How to Check if Someone Is Spying on Your Phone
By John Machay
While both men and women have long regarded wallets as among their most guarded possessions, these days people have taken to carrying around another item that’s just as valuable: cell phones. Like wallets, cell phones contain their owners' personal details, credit card numbers and banking information – not to mention access to online accounts, passwords and important phone numbers. But unlike wallets, cell phones don’t have to be lost or stolen for a thief to access their owners' critical information – or, for that matter, eavesdrop on conversations, read confidential text messages and emails, and view stored photos. There are a number of spyware applications available that will allow an outsider to monitor these things remotely. Although these programs are difficult to detect, there are a few things you can look for to determine whether your life is being compromised through your cell phone.
Determine whether someone has had the opportunity to install spyware on your phone. It takes someone who knows what he’s doing only a minute or two to complete the installation, so if you’ve allowed someone to make a “quick call” on your phone, left your phone on your desk while you were in a meeting or left it on a restaurant table while you used the restroom, someone has had the opportunity.
Watch your phone when it’s not in use. Most cell phones automatically light up when the screen is touched, a key is pushed or data is transmitted. So if you notice your phone lighting up when you’re not using it, that could indicate stolen data is being uploaded or sent to the person who installed a spyware program.
Pay attention to your phone’s icons. Data transmission on several types of cell phones is accompanied by the appearance of an onscreen icon. If you’re not familiar with your phone’s icons, look in your owner’s manual to determine what the data icon looks like and watch for it to pop up at inappropriate times. The presence of this icon when you’re not accessing the Internet with your phone could mean your phone’s been compromised.
Examine your phone bill. Most spyware applications run constantly; when they’re not actively monitoring calls or text messages, they’re collecting data, generating reports, checking GPS positions and uploading information or forwarding it via text messaging. If your phone bill reveals increases in text messaging activity or data use even though you haven’t been using these features more than usual, that could be a red flag.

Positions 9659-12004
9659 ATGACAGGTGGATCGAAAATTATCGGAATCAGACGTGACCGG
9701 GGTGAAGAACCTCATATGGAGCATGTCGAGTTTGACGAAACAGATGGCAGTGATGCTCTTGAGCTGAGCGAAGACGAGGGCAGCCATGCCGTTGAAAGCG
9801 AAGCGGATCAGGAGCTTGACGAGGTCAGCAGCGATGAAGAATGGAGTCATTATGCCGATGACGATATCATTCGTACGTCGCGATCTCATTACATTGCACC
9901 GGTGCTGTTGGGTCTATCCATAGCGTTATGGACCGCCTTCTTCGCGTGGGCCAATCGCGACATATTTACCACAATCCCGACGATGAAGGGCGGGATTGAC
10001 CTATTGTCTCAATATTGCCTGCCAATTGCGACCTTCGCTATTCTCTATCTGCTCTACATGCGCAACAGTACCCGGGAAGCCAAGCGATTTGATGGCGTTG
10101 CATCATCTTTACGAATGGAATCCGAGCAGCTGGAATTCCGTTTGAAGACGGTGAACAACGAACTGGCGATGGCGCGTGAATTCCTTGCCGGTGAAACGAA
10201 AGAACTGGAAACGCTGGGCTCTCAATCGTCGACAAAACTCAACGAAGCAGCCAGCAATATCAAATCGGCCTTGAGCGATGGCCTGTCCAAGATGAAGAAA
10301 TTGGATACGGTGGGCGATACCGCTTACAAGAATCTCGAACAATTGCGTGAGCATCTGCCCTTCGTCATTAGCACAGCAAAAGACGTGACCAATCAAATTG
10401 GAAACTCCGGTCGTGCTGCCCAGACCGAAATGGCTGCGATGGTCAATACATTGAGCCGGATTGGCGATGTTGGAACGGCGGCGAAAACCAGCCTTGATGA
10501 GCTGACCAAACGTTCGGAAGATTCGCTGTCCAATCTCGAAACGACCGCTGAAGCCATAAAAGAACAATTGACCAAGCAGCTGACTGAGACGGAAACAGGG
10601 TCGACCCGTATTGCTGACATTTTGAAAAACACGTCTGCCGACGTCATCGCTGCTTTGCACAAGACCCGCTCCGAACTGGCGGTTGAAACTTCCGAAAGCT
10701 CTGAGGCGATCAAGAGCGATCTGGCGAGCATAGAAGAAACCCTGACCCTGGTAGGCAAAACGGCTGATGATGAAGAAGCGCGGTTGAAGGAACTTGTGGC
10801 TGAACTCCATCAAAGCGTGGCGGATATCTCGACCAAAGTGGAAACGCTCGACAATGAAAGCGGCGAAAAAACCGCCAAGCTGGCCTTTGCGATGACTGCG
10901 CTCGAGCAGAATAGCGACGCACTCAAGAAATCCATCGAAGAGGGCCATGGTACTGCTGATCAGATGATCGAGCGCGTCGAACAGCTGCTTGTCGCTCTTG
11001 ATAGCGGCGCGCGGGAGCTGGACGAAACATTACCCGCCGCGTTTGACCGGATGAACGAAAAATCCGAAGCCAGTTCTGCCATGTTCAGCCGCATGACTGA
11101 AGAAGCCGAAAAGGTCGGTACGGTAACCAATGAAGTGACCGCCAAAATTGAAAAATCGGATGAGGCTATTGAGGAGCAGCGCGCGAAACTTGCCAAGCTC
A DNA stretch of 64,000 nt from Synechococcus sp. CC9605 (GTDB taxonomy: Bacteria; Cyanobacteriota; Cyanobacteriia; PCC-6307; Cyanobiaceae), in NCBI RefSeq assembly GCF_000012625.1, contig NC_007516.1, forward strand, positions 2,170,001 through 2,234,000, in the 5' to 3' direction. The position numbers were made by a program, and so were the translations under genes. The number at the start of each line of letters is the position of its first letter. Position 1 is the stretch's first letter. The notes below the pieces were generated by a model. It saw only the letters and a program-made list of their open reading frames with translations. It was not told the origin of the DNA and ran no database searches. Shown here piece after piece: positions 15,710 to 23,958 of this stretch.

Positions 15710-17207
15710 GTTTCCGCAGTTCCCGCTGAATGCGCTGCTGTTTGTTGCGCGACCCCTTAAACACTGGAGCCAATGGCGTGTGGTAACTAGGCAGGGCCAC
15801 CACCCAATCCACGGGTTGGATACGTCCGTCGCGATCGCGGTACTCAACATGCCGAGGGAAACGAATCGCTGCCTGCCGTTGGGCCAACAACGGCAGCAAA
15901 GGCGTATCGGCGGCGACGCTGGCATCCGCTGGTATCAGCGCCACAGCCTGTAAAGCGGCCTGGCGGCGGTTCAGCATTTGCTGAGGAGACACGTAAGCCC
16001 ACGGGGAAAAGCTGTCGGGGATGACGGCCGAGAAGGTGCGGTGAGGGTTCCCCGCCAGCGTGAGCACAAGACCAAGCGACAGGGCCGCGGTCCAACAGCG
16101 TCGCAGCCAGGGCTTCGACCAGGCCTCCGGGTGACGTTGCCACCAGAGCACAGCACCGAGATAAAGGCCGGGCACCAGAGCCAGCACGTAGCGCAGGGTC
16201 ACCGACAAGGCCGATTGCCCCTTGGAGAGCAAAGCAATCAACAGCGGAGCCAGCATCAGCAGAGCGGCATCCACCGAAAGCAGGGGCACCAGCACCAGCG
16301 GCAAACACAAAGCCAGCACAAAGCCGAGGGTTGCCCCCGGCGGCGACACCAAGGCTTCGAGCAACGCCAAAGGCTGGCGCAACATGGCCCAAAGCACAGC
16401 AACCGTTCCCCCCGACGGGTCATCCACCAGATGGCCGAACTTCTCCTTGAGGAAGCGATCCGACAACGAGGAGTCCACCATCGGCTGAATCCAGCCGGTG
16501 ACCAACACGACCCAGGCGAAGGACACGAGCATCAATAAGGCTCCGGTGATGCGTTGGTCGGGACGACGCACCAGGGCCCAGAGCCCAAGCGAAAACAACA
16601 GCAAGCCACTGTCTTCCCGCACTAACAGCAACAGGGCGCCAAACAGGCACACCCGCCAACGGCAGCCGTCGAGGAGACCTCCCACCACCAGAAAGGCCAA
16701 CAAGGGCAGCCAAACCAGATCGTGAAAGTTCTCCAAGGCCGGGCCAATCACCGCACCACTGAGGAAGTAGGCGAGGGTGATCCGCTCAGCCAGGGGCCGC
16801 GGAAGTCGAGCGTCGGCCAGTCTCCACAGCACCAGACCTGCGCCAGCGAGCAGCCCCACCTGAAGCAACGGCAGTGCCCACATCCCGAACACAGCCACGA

Check your battery. The activity of a spyware app might not be obvious to a phone’s owner, but – like any other function – it needs power to run. So having to charge your phone more frequently even though you haven’t been using it more often could indicate it’s been infected with spyware.
Use common sense. The lack of the above-mentioned red flags is no reason to dismiss other indicators that may have made you suspicious in the first place. For example, if someone in your life knows things you’ve shared only during private phone conversations, or if you’ve got a reason to believe someone’s been accessing your online banking or social networking accounts, there’s a strong chance your phone has been compromised.
Play it safe. If any of the above-mentioned indicators are present, don’t wait for more confirmation to solidify your suspicions. Follow the instructions in your phone’s owner’s manual or bring it to your service provider and restore the phone’s factory settings. It’s the most reliable way to remove spyware and keep your private life private.
- The most absolute method of preventing spyware from being installed on your cell phone is to keep it with you at all times. If you enter an establishment that requires visitors to check their phones at the door, offer to surrender your battery if it can be easily removed.
- Restoring your cell phone's factory settings will delete all of the applications and contacts in your phone. So before doing so, back up any information you want to keep.
John Machay began writing professionally in 1984. Since then, his work has surfaced in the "West Valley View," "The Sean Hannity Show," "Scam Dunk" and in his own book, "Knuckleheads In the News." His efforts have earned him the Ottoway News Award and Billboard magazine honors for five straight years. Machay studied creative writing at Columbia College in Chicago.